The State has the duty to profess the Catholic religion. This obligation was completely obscured or denied by the Second Vatican Council and the post-conciliar documents. This is why His Grace, Archbishop Lefebvre was able to write a book with the title: “They have uncrowned Him”. Who was uncrowned? Our Lord Jesus Christ, by the States refusing or forgetting this duty towards Him, He who is the Creator and the Saviour of the world.
The State also has the duty to protect and defend the Church, in particular by prohibiting false religions, according to the laws of prudence, which may require tolerance towards them in order to avoid greater harm. Thus, it may be necessary to tolerate the practice of a false religion in order to prevent any serious civil unrest and civil war. This doctrine was completely overturned by the new teachings on religious liberty at the Second Vatican Council.
Finally, the State must stand up against moral errors and all those who propagate them, to protect the Christian people from corruption.
In practice, these Catholic truths are forgotten today, if not simply rejected.
There is another important point which remains to be clarified, and which is essential to highlight in the current situation. It is what theologians and canonists refer to as “mixed matters”.
The mixed domain concerns matters which, in themselves, touch on the spiritual order, such as matters concerning worship, religious education, marriage and the religious state, but which are at the same time subject to civil legislation. Therefore, by their nature they are of interest to both the Church and the State.
In this mixed domain, it is in the name of its direct power over the spiritual that the Church acts and legislated. 1 However, at the same time, the Church recognises the right of the State to legislate in these matters as well, and, as long as it is not a matter of faith or morals, She is ready to adapt to situations in which the prudence of both parties is involved. For his part, the prince – i.e. the one who directs the State – does not have the same obligation of obedience as in other matters, according to his sound judgement.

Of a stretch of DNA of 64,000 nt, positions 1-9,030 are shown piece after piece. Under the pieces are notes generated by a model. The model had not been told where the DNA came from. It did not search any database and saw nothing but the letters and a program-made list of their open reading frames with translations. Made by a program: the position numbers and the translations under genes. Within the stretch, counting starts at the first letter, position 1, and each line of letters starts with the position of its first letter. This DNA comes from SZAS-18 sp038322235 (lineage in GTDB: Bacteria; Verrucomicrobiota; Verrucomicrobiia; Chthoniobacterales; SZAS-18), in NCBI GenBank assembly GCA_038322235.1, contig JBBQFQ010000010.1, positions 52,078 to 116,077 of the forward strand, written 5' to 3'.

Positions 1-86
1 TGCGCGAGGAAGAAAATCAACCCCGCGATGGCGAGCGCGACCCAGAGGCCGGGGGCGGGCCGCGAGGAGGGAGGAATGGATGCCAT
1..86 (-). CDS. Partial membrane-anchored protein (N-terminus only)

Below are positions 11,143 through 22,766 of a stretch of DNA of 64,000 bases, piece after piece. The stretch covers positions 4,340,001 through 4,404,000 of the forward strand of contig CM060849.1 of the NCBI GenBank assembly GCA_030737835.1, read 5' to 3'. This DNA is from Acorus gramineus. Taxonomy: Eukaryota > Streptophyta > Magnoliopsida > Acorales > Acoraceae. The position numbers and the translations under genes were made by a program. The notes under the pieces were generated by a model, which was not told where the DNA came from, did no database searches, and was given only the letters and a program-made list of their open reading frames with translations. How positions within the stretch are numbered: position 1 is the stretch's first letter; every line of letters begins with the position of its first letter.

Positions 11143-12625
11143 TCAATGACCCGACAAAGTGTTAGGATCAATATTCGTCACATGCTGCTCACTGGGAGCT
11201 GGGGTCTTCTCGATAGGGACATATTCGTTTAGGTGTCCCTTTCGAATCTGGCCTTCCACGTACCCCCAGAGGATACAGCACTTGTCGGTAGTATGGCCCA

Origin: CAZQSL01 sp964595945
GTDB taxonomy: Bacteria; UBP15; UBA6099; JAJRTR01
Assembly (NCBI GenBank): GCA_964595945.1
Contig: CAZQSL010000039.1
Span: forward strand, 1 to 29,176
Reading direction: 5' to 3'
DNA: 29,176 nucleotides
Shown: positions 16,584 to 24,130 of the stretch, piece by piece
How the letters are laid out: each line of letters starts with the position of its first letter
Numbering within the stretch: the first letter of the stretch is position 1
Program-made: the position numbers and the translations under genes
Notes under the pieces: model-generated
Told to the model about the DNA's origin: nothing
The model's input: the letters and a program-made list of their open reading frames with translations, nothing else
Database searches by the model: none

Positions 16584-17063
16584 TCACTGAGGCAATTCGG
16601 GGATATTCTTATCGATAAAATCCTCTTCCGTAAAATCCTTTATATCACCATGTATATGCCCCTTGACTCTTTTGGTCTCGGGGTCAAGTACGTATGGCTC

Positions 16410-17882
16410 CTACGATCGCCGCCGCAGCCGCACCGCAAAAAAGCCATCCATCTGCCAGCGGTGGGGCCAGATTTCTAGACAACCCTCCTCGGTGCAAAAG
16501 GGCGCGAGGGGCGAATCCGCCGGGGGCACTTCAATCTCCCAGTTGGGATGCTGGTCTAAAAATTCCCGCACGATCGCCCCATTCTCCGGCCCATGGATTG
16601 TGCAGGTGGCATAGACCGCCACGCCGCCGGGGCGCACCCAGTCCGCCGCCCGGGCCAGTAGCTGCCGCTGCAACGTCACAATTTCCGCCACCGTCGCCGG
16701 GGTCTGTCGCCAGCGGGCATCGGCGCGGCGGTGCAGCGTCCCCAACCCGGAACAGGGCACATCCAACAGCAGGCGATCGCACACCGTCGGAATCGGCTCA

To substantiate these assertions, let us look at two examples from the life of Saint Louis, King of France, a king respectful of the Church, if ever there was one. This holy king did not hesitate to oppose the French bishops, and even the Pope, in mixed matters. He refused to intervene with his royal authority against lay people in conflict with bishops on temporal matters. He prudently judged that the bishops, in these cases, were not in the right, and that he did not have to take coercive measures that would not have been just.
When requested by Pope Gregory IX, and again by Pope Innocent IV, he refused to start a war with the Emperor Frederick II of Hohenstaufen, who had been first excommunicated and then deposed. However, he did protect the Pope at the Council of Lyon and put himself at his disposal to seek a compromise with the German Emperor. Only as a last resort did he finally threaten the Emperor with military intervention.
Finally, we should also add that the Church has sometimes had to suffer from abuses of temporal powers, in these mixed matters. For as long as these abuses were not opposed to her mission to save souls, she tolerated them, according to the prudential judgement of her superiors.
 See (in french) Lucien Choupin, Valeur des décisions doctrinales et disciplinaires du Saint-Siège, in particular pages 221-222, concerning The Syllabus, Proposition N° 24.
- 1. See (in french) Lucien CHOUPIN, Valeur des décisions doctrinales et disciplinaires du Saint-Siège, in particular pages 221-222, concerning The Syllabus, Proposition N° 24.
Application to Current Times
The regulation of public engagements, in this time of epidemic, is clearly a matter of temporal power. It so happens, that Catholic worship involves public gatherings. The question is therefore whether temporal power is within its right in making decisions with regard to Catholic worship, considered in its social dimension from the point of view of public meetings.